The first time I went to Ireland, it was to visit my best friend. ‘Pack warm clothes’, she warned.
‘It gets really cold here’, she said. So I packed a coat and a leather jacket, and ended up wearing one over the other on the first night I arrived. But then a miracle happened – the next four days were a blissful sunny stretch of a holiday. We frolicked on beaches and explored castle ruins and sat outside in pubs and cafés.
– You said the weather was bad.
– It’s not always like this. In fact, it’s never like this.
A few months later I returned for a second visit, sticking around a bit longer this time. Well aware that Irish summers have nothing in common with Croatian ones, I packed that jacket again, along with a few sweatshirts and pairs of jeans. What followed was a heatwave Ireland wouldn’t see again in years to follow – temperatures lingered in the high 20s for weeks, hitting 30C on a few occasions. The heat would let up in the evening and we’d meet for pints, cheering as the Croatian national football team made its way to the World Cup final. It was great craic. I just packed terribly, terribly wrong.
Another few months went by and I moved to Ireland for good. Boy, were those holidays the worst case of false advertising I’ve ever seen.
There’s a reason that weather tops the list of cons in every article ever written about living in Ireland. It is the meteorological equivalent of purgatory – neither very pleasant nor extremely punishing, but miserably lingering somewhere in between. An average day is damp, gloomy, grey, and always just a tad too cold for someone raised on the opposite side of the continent.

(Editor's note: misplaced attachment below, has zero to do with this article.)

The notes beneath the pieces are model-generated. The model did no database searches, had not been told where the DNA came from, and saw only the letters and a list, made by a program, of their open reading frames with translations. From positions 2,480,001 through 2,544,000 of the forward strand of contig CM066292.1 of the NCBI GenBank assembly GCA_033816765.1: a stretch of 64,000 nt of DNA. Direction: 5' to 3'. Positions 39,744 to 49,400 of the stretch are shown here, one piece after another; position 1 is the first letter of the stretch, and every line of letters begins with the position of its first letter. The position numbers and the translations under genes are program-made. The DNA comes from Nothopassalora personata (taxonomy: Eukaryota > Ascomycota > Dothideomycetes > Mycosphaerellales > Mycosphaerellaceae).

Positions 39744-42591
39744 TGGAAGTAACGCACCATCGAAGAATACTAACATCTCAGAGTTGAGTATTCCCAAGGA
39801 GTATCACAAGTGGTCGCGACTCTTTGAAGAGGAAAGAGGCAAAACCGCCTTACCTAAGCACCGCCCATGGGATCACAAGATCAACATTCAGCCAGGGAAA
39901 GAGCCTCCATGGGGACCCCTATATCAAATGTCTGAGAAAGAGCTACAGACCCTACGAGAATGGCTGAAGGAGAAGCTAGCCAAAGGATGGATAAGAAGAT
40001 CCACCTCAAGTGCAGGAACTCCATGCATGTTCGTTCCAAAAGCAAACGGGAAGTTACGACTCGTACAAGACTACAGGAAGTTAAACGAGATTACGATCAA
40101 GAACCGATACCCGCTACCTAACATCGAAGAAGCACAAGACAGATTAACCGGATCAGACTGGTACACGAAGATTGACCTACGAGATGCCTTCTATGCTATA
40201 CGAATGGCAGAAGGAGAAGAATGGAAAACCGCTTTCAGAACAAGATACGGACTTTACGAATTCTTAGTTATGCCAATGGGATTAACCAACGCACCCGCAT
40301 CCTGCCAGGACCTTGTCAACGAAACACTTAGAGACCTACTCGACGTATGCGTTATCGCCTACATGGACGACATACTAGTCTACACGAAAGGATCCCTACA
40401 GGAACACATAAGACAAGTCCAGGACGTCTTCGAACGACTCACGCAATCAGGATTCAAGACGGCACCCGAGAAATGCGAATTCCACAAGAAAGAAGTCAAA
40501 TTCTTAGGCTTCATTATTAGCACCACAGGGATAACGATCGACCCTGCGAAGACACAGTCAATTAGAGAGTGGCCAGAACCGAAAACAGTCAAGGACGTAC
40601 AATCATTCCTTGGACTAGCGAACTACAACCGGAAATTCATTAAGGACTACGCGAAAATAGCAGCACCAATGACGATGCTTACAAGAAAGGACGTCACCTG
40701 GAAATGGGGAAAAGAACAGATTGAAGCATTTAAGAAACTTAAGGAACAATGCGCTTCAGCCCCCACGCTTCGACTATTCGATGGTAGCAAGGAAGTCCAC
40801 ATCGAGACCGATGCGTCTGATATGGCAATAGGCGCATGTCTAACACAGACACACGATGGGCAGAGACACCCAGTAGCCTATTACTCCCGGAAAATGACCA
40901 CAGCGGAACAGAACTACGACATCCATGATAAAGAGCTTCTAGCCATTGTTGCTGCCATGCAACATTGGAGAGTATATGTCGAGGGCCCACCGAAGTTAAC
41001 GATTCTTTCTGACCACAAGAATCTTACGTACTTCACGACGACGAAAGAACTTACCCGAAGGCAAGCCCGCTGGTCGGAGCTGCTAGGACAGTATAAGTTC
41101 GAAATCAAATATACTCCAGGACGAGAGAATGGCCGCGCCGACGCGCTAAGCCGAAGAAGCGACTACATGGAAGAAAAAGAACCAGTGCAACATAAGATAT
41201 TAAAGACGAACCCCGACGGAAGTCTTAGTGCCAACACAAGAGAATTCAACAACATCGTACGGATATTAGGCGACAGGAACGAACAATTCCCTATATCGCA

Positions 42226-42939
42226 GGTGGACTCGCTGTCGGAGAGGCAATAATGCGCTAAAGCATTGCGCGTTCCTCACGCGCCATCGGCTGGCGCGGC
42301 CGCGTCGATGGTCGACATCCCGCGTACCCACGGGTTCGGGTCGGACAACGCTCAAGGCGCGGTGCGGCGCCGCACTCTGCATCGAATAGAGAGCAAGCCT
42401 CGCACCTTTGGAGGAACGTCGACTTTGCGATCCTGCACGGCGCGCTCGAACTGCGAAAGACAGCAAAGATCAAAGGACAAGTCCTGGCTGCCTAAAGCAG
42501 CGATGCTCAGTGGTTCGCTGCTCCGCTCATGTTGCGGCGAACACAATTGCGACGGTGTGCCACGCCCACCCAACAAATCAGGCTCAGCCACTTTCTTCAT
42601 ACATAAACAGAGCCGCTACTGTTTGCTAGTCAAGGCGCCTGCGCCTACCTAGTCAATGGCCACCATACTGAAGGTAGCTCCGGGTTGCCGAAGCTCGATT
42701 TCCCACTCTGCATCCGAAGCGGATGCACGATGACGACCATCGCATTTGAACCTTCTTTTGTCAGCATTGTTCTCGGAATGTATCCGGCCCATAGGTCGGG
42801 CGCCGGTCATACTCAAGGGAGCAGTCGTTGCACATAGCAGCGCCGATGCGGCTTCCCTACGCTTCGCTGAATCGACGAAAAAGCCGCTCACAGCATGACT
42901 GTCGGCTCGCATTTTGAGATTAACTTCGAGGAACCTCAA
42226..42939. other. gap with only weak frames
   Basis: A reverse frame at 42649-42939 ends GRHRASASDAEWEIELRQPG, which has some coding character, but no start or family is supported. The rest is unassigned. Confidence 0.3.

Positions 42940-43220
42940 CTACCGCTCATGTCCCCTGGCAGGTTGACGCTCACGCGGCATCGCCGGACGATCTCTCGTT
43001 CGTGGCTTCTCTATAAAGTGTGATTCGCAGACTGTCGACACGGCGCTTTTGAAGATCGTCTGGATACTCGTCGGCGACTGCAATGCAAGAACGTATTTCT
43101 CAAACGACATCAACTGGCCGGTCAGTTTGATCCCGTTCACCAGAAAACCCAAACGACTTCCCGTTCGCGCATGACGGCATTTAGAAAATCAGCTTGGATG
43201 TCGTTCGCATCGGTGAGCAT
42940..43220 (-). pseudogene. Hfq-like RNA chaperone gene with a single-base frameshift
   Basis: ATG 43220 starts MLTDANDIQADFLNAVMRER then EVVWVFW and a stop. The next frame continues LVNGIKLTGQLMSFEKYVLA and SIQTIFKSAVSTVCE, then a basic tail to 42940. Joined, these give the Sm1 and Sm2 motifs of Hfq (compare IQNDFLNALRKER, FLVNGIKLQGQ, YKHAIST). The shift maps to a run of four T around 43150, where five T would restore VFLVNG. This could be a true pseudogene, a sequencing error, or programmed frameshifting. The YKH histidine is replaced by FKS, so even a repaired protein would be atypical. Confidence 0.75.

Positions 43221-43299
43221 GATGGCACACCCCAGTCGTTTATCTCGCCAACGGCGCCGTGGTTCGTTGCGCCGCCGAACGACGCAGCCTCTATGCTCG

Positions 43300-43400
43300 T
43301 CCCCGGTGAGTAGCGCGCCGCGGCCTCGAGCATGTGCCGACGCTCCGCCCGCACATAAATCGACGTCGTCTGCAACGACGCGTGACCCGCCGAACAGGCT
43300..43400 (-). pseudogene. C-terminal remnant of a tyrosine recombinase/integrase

I can’t say I wasn’t warned, though. All jokes and misleading holidays aside, I knew of this in advance and thought I was somewhat prepared. After all, I was born and raised in Rijeka, Croatia’s rain capital. Except…. rain in Rijeka and the rest of Croatia usually translates to short violent downpours or long lasting showers. When it rains, it pours, but when it stops, it’s over.
In Ireland, rain is always sort of… there. It’s a two minute shower that starts on your way home from a shop and stops exactly when you walk through your front door, soaking wet. It’s several light sprinkles in a row during your evening walk. It’s not even necessarily falling. Oftentimes it just eerily hovers in the air, a wet mist that clings to your clothes like cobwebs and sticks to your face whenever you move.
Umbrellas are useless. It’s best to invest in a good waterproof jacket, pop the hood on and call it a day. It took me over two years to do this. I just love coats too much, I used to declare, looking (and probably smelling) like a wet dog. Layering is a skill that took me a while to master.
In my years away from home, what I missed most was a distinct change of seasons. In Croatia, it’s almost palpable – there’s always that one day when you walk out and the air smells different.
In Ireland, all four seasons change in a day. This is a well-known saying that isn’t just poetic, it’s very much true – the fronts moving in from the Atlantic sweep over the island, resulting in quite variable weather throughout the day. By variable I mean oscillating between overcast, drizzly and horrendous, with an occasional short sunny spell. Clear skies never last too long, but at least there are rainbows aplenty.